Environment/Nature

Australia takes Japan to court over whaling

It somehow slipped by me that there’s a big case coming up in front of the International Court of Justice this week. Actually, I think I knew about it at some point, but these things tend to drag out, and distractions are always coming along. Whatever. In any event, the case starts up this week. What’s the case? Australia, with New Zealand’s help, is taking Japan to court to end its annual practice of “scientific whaling” in the Antarctic. Japan is defending its right to continue to do this. And you can follow this case, it turns out, at the ICJ website. Along with all the other cases that land in front of the ICJ—and there are more of these than you might think.

It’s an interesting case, of course—Japan has been stretching the concept of “science” for years to continue its practice of whaling. Wait, wasn’t commercial whaling banned by the International Whaling Commission back in 1986? Yes indeed, although “banned” isn’t quite the right term. More like a moratorium was declared—which means it can be lifted, and Japan has been packing the IWC with non-whaling countries in the hopes of accomplishing this. Japan is not alone in its opposition to the moratorium—Russia opposes it as well, as do Iceland and Norway.

But there were two exemptions. First, native communities were allowed to continue subsistence hunting. But there was a further exemption made for whaling for “scientific purposes.” Countries can issue permits for “harvests” in the guise of scientific research. And Japan has, in the eyes of many (including me), been abusing that provision for a number of years. There’s a reason why Greenpeace is out there every year trying to stop Japanese whalers. The whale meat almost invariably ends up in Japanese supermarkets. This sometimes occurs with the knowing participation of some other countries—Iceland, for example, which has resumed whaling for export to Chinese supermarkets. So Australia, which of course isn’t exactly faultless when it comes to potential or actual environmental abuses, is leading the charge here. Their more specific charge is that not only is Japan flouting the current convention, it’s doing so in an area that Australia declared a marine sanctuary, in the waters off Antarctica. Good for them. I hope they win, personally. But it may be a difficult case to make, as some observers have indicated. Just consider the comments here—I feel no more enlightened after reading them then I did before.

Of course, not being an international lawyer myself, it’s not clear to be what happens if Japan chooses to ignore the Court’s judgment, if indeed the judgment goes against them. Does the UN send in the troops? That the court has powers is clear—they can clearly slap your ass in jail in The Hague if you’re complicit in or even charged with genocide in Bosnia, for example. I have only a hazy idea of what happens here. Does the Australian Navy get involved, for example?

But the ICJ does a lot. Looking over the cases they’re currently hearing, I’m struck by the breadth of them:

1. Gabčíkovo-Nagymaros Project (Hungary/Slovakia) 
 Read more…
2. Armed Activities on the Territory of the Congo (Democratic Republic of the Congo v. Uganda)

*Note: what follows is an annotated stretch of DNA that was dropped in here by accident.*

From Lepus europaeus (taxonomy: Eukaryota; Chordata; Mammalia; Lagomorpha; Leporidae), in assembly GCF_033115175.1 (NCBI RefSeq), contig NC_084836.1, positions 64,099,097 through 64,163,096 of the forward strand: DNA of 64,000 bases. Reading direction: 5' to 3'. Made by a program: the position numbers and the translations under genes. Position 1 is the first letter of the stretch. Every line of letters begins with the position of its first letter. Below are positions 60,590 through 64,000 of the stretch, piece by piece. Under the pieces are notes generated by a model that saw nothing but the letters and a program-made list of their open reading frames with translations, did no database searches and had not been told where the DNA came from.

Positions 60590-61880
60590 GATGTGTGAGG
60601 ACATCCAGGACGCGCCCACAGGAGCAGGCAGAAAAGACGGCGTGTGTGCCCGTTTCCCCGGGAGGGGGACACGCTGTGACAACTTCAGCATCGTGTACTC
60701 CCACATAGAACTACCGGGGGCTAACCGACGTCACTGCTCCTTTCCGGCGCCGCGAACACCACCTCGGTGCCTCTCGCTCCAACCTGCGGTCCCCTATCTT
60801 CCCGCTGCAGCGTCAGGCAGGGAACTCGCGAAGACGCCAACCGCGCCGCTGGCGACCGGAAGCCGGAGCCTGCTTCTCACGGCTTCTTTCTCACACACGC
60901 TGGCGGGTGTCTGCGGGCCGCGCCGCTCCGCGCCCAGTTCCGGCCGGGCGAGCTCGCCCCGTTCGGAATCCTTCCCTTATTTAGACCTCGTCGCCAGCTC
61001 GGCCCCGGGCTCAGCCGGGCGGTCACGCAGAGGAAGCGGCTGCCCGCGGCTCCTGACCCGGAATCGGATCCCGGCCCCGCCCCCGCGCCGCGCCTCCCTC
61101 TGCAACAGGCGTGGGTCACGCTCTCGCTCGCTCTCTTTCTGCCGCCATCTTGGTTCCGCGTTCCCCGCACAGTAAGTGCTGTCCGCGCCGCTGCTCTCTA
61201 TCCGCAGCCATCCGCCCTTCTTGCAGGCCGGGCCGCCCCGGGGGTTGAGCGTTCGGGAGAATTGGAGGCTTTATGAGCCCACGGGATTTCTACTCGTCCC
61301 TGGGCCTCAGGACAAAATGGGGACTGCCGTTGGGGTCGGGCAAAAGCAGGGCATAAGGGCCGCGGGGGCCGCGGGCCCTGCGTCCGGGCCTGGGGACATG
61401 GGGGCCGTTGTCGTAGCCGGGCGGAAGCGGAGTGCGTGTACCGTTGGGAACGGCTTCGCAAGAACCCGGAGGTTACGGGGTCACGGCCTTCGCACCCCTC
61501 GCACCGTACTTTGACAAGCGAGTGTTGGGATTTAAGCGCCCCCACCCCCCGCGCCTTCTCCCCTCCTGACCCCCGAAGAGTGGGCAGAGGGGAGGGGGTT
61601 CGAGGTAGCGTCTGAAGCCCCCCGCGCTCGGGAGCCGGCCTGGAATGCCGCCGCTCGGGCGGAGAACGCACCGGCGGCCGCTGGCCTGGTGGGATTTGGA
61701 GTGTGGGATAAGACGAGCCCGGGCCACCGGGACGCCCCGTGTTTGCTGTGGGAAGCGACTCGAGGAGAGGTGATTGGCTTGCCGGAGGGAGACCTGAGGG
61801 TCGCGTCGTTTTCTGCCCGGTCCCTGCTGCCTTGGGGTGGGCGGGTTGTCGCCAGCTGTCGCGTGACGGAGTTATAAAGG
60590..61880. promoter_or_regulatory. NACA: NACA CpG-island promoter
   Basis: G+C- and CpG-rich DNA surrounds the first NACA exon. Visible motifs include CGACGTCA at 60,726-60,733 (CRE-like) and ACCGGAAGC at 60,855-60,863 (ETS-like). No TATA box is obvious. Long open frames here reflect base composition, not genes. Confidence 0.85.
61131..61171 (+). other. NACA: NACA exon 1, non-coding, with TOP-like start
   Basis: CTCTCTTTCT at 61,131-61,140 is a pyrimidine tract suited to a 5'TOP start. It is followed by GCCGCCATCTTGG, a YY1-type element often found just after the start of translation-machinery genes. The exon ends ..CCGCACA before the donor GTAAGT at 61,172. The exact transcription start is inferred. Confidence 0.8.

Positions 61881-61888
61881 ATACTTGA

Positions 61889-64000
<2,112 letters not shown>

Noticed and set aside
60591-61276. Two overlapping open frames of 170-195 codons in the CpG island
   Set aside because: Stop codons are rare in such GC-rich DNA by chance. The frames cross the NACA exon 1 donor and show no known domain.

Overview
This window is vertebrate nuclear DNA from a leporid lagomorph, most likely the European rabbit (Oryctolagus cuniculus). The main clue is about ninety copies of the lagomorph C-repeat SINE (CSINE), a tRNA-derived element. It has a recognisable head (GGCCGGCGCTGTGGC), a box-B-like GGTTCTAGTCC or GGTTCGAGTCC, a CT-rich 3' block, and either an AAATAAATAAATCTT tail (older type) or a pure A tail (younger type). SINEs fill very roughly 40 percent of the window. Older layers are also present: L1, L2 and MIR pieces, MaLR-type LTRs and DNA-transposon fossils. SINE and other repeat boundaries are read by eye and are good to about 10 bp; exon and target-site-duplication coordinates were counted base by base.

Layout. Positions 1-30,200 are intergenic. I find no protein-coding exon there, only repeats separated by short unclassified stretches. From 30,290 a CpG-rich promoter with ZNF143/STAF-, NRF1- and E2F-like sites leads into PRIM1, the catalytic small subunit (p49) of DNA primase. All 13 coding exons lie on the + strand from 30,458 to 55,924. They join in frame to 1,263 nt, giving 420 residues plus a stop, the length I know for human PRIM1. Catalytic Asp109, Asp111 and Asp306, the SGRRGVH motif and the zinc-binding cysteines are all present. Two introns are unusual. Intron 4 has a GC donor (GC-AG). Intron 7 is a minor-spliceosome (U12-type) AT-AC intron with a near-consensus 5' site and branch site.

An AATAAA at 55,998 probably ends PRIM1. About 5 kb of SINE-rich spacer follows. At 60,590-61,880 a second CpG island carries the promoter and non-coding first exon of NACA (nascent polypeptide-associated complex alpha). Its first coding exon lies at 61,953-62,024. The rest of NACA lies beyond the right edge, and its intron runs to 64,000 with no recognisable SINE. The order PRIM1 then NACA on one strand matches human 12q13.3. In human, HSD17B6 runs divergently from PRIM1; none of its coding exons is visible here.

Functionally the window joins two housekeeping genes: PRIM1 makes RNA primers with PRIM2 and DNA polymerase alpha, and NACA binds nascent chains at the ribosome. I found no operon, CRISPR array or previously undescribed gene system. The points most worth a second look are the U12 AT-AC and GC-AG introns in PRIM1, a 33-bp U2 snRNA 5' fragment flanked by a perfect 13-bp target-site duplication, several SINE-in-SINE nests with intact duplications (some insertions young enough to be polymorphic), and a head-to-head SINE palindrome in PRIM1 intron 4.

Read more…
3. Application of the Convention on the Prevention and Punishment of the Crime of Genocide (Croatia v. Serbia) 
 Read more…
4. Maritime Dispute (Peru v. Chile) 
 Read more…
5. Aerial Herbicide Spraying (Ecuador v. Colombia) 
 Read more…
6. Whaling in the Antarctic (Australia v. Japan: New Zealand intervening) 
 Read more…
7. Frontier Dispute (Burkina Faso/Niger) 
 Read more…
8. Certain Activities carried out by Nicaragua in the Border Area (Costa Rica v. Nicaragua) 
 Read more…
9. Request for interpretation of the Judgment of 15 June 1962 in the case concerning the Temple of Preah Vihear (Cambodia v. Thailand) (Cambodia v. Thailand) 
 Read more…
10. Construction of a Road in Costa Rica along the San Juan River (Nicaragua v. Costa Rica) 
 Read more…
11. Proceedings instituted by Bolivia against Chile 
 Read more…

How many of these, I wonder, would be armed conflicts at this point without the Court? Some are sort of obvious—Ecuador and Colombia and herbicide spraying—what could Colombia possibly be spraying for? OTOH, I don’t even what to think about what some of the Africa cases are about. Especially since some of these probably stem from armed conflicts in the past. We’ve got enough small wars already, god knows. It’s a good thing the Court is worrying about them.

The Australia/Japan case has its own intellectual interests, since it will drag the Court into making some determinations about what “science” is, according to Philppe Sands, who is helping to represent Australia before the court. Australia’s position is simple—Japan isn’t actually doing any research—it’s just collecting data. Japan has taken an intriguing defence—yes, that’s true, but data collection itself is an inherently valuable contribution, and you never know when the data is gong to come in handy. Needless to say, Japan is also contesting the standing of the court to even hear the case. We gather that this is a frequently used defence that sometimes even works. What will get interesting is if it is determined that Japan is indeed abiding by the regulations of the International Whaling Commission (which does, after all, allow for “scientific” whaling,) but those regulations themselves are determined to be invalid in some way. Then what? Just musing.

So we’ll see how this plays out. Fascinating stuff, with some potentially dramatic real world implications for whales.

3 replies »

  1. somewhere i read that whale meat is only eaten by old people in japan. like sea cucumbers in japan, or chitterlins in the u.s., young people are used to better food.